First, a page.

International Newsletter

    While high taxation and a rigid Labour Code are regularly singled out by foreign investors and entrepreneurs as deterrents, the Labour Code reform and the Draft Finance Bill for 2018 are giving companies established in France the conditions they need to expand and be competitive, as well as the flexibility needed to adapt to an ever-shifting market. This is a quantum change in philosophy, culture and orientation, which is expected to enable France to regain its attractiveness and put its economy and companies on track for excellence.

    Where the Labour Code is concerned, the government orders recently signed mark a fundamental break with the past, modernising the labour relations system and creating opportunities for companies to find, on the ground, the solutions they need to move forward with the market. One of these is a major advance: the limitation placed on the geographic scope across which redundancy plans are judged. Assessed at the global level up to now, companies’ financial standing will henceforth be considered based on national-level performance.

    Several provisions furthermore give company leaders the means to secure hires and mitigate the risks around dismissal: The damages granted by Industrial Tribunals in the event of unlawful dismissal will be capped, the deadline for disputing a dismissal will be shortened, and the official dismissal letter will be shortened in order to prevent challenges on technicalities. The newly-created collective contract termination procedure, which secures voluntary departure plans, also helps companies in the process of change and wishing to offer special departure conditions to volunteering employees. Lastly, the creation of the “project contract”, the term of which will coincide with the end of the project in question, will make it possible for companies to work in line with market realities, while also offering contract-holders the same benefits as a permanent contract.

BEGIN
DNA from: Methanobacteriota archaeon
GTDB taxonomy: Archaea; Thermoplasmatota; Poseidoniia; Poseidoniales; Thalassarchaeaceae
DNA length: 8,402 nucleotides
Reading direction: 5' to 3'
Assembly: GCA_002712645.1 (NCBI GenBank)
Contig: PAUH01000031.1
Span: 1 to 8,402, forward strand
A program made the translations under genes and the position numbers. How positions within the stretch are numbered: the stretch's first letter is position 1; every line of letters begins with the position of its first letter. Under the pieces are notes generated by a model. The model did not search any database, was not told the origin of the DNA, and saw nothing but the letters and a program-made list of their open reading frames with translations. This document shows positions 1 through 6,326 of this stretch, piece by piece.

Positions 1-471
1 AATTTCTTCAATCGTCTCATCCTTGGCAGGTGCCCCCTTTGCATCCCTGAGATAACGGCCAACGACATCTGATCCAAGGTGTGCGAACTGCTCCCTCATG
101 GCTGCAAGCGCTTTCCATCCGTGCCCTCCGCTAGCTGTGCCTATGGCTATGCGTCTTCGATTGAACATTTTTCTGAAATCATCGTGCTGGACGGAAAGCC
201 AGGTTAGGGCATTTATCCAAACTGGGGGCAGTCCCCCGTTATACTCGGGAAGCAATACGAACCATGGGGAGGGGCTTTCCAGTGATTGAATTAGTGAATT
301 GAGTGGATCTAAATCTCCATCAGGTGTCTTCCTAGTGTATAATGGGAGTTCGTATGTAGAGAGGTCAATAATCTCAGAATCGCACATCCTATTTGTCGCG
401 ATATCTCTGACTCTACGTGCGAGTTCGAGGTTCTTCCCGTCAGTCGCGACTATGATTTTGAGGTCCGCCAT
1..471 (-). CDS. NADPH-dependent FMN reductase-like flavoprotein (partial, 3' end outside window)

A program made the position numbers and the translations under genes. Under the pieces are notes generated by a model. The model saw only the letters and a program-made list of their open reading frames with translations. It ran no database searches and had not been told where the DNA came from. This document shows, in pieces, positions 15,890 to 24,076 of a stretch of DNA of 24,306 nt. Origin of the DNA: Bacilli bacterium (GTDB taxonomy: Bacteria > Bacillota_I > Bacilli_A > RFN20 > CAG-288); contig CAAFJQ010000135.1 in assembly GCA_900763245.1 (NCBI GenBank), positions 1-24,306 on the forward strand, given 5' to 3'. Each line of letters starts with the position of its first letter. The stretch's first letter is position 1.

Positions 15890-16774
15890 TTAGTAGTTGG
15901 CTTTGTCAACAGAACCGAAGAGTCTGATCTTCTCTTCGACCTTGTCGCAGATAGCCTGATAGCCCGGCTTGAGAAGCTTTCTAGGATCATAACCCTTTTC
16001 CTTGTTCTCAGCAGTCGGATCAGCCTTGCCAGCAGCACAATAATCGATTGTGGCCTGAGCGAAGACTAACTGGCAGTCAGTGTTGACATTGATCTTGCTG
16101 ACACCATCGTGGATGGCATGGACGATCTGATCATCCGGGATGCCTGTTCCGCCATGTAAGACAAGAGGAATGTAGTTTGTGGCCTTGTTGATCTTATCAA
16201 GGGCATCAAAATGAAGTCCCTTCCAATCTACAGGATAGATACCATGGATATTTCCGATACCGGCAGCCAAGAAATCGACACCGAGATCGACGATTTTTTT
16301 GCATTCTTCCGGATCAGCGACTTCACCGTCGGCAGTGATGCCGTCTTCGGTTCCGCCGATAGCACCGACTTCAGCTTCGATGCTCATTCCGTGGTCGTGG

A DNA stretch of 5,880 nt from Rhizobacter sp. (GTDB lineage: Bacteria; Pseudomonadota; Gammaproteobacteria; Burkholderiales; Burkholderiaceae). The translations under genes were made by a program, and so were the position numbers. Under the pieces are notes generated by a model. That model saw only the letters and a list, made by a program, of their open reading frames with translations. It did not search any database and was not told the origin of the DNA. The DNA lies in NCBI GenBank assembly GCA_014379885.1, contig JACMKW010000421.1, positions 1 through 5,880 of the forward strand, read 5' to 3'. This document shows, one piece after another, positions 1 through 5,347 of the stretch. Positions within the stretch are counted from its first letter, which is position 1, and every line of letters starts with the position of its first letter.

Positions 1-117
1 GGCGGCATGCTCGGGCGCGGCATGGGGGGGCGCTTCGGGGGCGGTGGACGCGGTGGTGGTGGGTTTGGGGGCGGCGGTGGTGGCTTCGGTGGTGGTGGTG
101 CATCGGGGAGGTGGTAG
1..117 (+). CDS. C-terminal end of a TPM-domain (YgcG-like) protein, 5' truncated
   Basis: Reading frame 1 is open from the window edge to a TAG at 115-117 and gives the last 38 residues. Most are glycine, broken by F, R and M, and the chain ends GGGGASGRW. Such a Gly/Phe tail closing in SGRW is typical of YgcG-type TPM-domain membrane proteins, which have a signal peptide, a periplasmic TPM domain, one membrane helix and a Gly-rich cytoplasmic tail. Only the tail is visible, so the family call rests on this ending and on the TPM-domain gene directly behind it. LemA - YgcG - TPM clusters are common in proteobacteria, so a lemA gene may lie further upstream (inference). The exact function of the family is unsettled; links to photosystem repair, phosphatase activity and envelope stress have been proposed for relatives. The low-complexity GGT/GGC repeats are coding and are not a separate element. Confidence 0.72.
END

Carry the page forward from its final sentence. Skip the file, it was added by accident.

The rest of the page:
To enable greater efficiency, social dialogue, a vital driver in any company, will also be simplified and re-energised. Companies in which no unions operate will be able to negotiate majority-approved agreements with employee representatives, where total staffing does not exceed 50. This is the reform’s major step forward, in that it places employee-elected representatives at the centre of the dialogue process, regardless of whether they have a union affiliation. In companies with fewer than 20 employees, the employer will be able to organise an employee consultation, in the form of a simplified referendum.

    In companies with more than 50 employees, the decision to merge worker representation bodies -- employee delegations, works councils and health, safety and working conditions committees -- into a single “company works council” will make it possible for company leaders and employee representatives to develop dialogue from an all-encompassing view of company operations and identify avenues for improvement within a cogent strategy.